Play Live Radio
Next Up:
0:00 0:00
Available On Air Stations
It can be hard to jump into a new location without understanding the local customs and history. Pittsburgh, with its layers of seemingly impenetrable culture, is hardly an exception. But do not fret: Our occasional web series "New to the 'Burgh" is here to provide a handy guide for newcomers adapting to life in the Steel City.

South Side Slopes Seeks To Renovate Oakley Street Steps With Mosaic Project

Adam Jette

The South Side Slopes Neighborhood Association is tackling the task of renovating one of Pittsburgh’s community steps through a neighborhood-driven public art project titled “The Oakley Street Mosaic Steps.”

“Mosaic steps” are much more common in Europe and California and are seen by countless passers-by every day. The South Side Slopes Neighborhood Association wanted to create a similar, yet unique to Pittsburgh effect, on a few sets of city steps.

The goal of the project is to create mosaics on the Oakley Street steps, at the intersection of Josephine and 27th streets in the Slopes. In 2013, the South Side Neighborhood Association painted the railings a vibrant blue, and now it’s ready for a full makeover.

“Everyone seems to walk by the stairs every day, whether or not they use them. So drawing more attention to them is one of our main goals,” said Nettie Palmieri, member of the association. “We want people to pay attention to them and realize their importance of our neighborhood, all of our historic steps.”

Artist Laura Jean McLaughlin, a Pittsburgh resident who has created several outdoor tile mosaic projects throughout Allegheny County, including one outside the Pittsburgh Zoo, was chosen to help guide the team in designing mosaic stars suitable for the neighborhood.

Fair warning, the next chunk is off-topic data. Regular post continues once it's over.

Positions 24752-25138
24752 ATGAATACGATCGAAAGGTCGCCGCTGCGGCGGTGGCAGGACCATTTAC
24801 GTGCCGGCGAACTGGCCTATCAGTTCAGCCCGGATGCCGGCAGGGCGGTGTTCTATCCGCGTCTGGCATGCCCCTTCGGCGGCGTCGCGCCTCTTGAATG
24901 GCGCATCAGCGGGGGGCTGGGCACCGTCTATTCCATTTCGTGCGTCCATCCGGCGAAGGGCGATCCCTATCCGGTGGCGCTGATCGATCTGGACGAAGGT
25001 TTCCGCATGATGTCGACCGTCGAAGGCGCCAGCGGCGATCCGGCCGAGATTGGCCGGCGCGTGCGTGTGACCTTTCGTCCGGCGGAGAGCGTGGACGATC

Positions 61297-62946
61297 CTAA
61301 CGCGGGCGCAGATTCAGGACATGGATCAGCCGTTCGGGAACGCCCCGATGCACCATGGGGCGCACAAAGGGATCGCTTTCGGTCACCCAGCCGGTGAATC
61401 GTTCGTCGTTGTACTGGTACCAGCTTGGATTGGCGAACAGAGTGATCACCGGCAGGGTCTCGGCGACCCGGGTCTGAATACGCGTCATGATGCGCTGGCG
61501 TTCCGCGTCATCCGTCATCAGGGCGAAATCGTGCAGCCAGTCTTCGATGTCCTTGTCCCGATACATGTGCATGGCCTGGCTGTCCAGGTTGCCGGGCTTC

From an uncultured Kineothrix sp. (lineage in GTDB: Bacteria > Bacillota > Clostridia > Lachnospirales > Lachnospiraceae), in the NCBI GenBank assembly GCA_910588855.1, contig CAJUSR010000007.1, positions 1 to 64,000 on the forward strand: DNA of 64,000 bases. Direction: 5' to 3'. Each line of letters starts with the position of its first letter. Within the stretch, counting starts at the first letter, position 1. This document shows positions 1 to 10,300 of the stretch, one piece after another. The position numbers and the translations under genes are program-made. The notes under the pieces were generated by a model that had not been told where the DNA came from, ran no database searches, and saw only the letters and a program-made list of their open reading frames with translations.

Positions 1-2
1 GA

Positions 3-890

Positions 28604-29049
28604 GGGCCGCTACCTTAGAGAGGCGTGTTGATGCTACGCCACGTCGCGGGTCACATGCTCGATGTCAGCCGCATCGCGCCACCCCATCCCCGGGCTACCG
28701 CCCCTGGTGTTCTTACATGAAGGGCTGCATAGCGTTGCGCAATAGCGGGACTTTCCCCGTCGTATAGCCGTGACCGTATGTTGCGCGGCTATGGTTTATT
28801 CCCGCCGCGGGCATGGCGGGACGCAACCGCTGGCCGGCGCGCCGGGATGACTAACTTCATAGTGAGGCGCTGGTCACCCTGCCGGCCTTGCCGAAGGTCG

At their first meeting, about 20 people showed up to give their thoughts. McLaughlin started with an icebreaker-type word play game where residents were asked to brainstorm lists of words that came to mind when they thought about the steps. Once everyone’s list was read aloud, they worked on putting a story together through words or pictures. The ideas gave the artist an idea of what the steps meant to the neighbors.

Both McLaughlin and Palmieri agree that community involvement is key.

“We’re hoping to have enough people that everyone gets one or two stairs, so you can be like ‘I did the seventh step!’” said Palmieri.

Once the design is finalized, McLaughlin will be training neighbors to create the mosaic tiles on mesh backings. The tiles will then be attached to the steps and grouted.

The staircase includes 77 steps providing an estimated 200 square feet to cover with tiles. The group expects to install close to 7,800 tiles on the concrete risers. Having concrete backing instead of wood was an important factor in choosing the steps.

Unlike some of the more famous mural stairs around the world, Palmieri says this work will be made up of a compilation of images depicting the neighborhood as a whole, rather than one large image that stretches from the top step to the bottom.

“It could be a steel mill worker or the mills themselves, things that we all thought of when thinking of the slopes and the significance of the stairs, that they helped get all these people get down to their jobs and back home at the end of the day,” she said.

The estimated cost of the project is $6,000, The Neighborhood Association has contributed $500 toward the project. A page has also been created in order to bring in the remainder of the funding.

The association’s goal for completion is before this year’s Step Trek on Oct. 3. That would mean receiving all of the funding by the end of July and then they will start ordering everything and putting together the stairs. If all goes as planned, the stairs will be completed by mid-September.

Since Pittsburgh has more public stairways than any city in the nation, the association felt the project was a perfect way to give residents pride in their city steps. Pittsburgh has 712 sets of stairs, which is almost as many steps as the next two cities on the list, Cincinnati and San Francisco, combined.

Palmieri says it’s the first time anything like this has been done in the area and she hopes that other neighborhoods will do something similar.

“Our hope is that you’re going to be able to look up into the hills and see this mosaic kind of peeking through the trees and through the houses,” she said. “And we’re hoping that it also draws attention to the fact that we have so many city steps, that it’s something that we should be proud of, that we should be maintaining.”

The South Side Neighborhood Slopes Association will maintain the steps upon completion.